The physical store is an essential part of the overall retail experience – but it must be connected to a company’s entire offering across multiple channels.

This is the message to be taken out of new research from PwC, which has found consumers overwhelmingly still prefer physical stores as an integral part of the overall shopping process.

The research also provides a clear message: the retail experience both off and online needs to evolve for various reasons.

The research is contained in a new publication, “Connected and Curated – Long Live the Store”. The message is clear: with change afoot in businesses, retail or otherwise, being able to ‘connect’ the dots through technology and existing systems offers a far superior experience – anticipating and surpassing customer needs.

Just as we have described the process of the “always-on” customer, who searches for specific touch points, the connected retail experience provides a holistic framework. One in which separate channels are not considered apart, but simply parts multiple elements of a single brand experience.

Creating a connected experience

Connected Retail Picture 3

Based on interviews with 1,000 Australian consumers, the Connected Store survey shows 68% still use the physical store as an important part of the shopping process.

But 37% say the inability to touch and feel a product is the main issue with online shipping.

As a result, retail businesses are in a quandary. The importance of the physical store most be balanced alongside a renewed approach to digital solutions – but these channels cannot simply be relegated to their own spaces. They need to be connected and work together as one.

Connected Retail Picture 1Retail has entered an environment in which multiple channels operate as a touch point for the one brand experience. PwC’s Global Retail leader, Stuart Harker, says the “connected store” is one that identifies customer experiences and uses data to create more elegant offerings.

“The relevance of the physical store took a hit with the rise of e commerce throughout the early to mid-2000s,”Harker says. “However we’re now seeing demand for greater connectivity between online and offline. Retailers need to combine the best of the digital world, in terms of customisation, availability, and price, with the physical world to create a differentiated in-store experience.”

With uptake of digital mobile technology, Australian consumers are now ‘always on’. In the not-too-distant future consumers will expect the products they research online to be available in their local store, immediately. Even something as seemingly simple as this requires a significant investment in areas like predictive analytics and smart sourcing.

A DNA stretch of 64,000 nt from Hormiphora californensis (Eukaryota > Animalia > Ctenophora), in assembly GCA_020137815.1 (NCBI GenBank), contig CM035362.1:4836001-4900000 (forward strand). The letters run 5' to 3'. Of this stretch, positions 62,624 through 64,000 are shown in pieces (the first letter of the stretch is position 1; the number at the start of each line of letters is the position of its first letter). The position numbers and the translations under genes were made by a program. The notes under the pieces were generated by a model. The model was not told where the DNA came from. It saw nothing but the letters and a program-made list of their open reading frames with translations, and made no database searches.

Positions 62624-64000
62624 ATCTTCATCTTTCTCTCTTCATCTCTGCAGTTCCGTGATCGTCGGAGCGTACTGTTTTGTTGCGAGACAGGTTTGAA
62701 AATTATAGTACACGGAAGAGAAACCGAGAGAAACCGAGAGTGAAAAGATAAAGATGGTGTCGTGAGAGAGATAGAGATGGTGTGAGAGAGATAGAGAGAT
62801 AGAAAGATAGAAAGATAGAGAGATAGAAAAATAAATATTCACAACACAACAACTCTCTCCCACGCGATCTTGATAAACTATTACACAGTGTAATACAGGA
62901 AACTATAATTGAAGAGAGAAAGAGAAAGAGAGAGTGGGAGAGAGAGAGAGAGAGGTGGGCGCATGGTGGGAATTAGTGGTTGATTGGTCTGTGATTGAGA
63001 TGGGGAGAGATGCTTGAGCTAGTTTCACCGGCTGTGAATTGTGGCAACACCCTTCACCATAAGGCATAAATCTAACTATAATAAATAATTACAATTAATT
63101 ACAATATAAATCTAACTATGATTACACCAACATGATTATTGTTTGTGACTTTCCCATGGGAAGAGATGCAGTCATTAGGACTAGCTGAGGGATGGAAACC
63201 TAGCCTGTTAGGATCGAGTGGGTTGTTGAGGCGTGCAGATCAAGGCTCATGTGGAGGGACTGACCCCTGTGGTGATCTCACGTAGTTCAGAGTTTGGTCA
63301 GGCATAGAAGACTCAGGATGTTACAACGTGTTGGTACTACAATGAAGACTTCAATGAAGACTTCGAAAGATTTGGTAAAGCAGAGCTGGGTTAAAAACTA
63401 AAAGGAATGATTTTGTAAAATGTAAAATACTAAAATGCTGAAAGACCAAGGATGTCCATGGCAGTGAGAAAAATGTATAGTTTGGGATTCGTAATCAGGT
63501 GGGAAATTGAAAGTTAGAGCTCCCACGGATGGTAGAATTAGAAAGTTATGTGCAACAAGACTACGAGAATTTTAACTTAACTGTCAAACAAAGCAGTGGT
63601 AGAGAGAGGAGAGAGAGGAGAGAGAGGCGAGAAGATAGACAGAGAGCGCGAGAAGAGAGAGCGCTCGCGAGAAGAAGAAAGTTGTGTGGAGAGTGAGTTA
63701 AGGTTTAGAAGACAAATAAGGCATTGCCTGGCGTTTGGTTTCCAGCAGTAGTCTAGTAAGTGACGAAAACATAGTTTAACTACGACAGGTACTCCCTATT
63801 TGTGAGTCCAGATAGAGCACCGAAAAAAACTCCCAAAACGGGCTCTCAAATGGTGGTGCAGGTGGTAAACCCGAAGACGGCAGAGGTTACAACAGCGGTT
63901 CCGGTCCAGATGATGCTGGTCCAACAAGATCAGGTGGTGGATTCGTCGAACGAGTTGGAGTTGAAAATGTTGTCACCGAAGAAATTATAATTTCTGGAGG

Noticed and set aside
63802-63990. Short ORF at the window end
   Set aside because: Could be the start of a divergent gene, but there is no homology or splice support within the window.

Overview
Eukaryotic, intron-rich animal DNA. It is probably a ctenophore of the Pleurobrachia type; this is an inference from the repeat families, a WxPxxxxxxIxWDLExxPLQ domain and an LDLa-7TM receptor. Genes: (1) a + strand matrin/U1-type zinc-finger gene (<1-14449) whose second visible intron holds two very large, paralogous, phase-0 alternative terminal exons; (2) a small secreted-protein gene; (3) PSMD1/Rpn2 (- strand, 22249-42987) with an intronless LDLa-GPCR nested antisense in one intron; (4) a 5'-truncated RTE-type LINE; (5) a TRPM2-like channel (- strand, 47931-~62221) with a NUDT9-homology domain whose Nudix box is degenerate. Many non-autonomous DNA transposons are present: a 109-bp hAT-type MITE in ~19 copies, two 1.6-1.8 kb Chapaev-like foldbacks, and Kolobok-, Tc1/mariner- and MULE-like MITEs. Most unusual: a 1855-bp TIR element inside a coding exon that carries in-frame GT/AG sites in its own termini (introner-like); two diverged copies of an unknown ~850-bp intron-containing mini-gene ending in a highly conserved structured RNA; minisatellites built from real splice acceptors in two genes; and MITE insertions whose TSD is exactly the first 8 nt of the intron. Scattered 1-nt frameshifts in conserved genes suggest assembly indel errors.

With advances in technology and transport, Australian retailers can source directly from international suppliers and ‘cut out the middle man’ to deliver not only cost and productivity benefits, but greater choice and flexibility for customers.

For all its benefits, digital technology has been unable to eliminate our desire to interact with a product in a tactile way when we’re shopping. The message for retailers is to use digital technology to create a connected store, a store that packages the best of the online and offline worlds to offer something new, innovative, and exciting.

Connected Retail Picture 2Where to from here

For businesses to truly adopt a connected experience, there is more than just a deep understanding required. The Future of Retail: Consumer Adaptive Retailing outlines specific steps businesses should take and strategies they should adopt.

Optimised Analytics 

Data-driven insights for mapping the customer journey. Increasingly businesses, especially in the retail space, have access to an enormous amount of data which should be used to focus and improve their decision making.

A Networked Supply Chain

Businesses must revolutionise their back-end. During the rise of ecommerce organisation have made the mistake of separating inventory for separate channels. In order to create a connected experience, the supply chain must treat each platform agnostically.

Agile and Integrated Technology

Specific technology for the retail experience is an important part of the connected store. In Disney World, for instance, visitors are given a wearable device which acts as a hotel key, purchasing device for food and access to attractions.

(This technology also informs Optimised Analytics, providing data to help with forecasting and budgeting).

A new approach

These strategies, combined, form part of an approach to retailing which does not prioritise one channel over another, bust instead takes a 21st century view – there are no more separate stores. Instead, there is one store – and multiple, equally valid experiences.

Visit the report page to download your copy of “Connected and Curated – Long Live the Store” report.



John Riccio

John is a former partner at PwC Australia and the founder of Digital Pulse.

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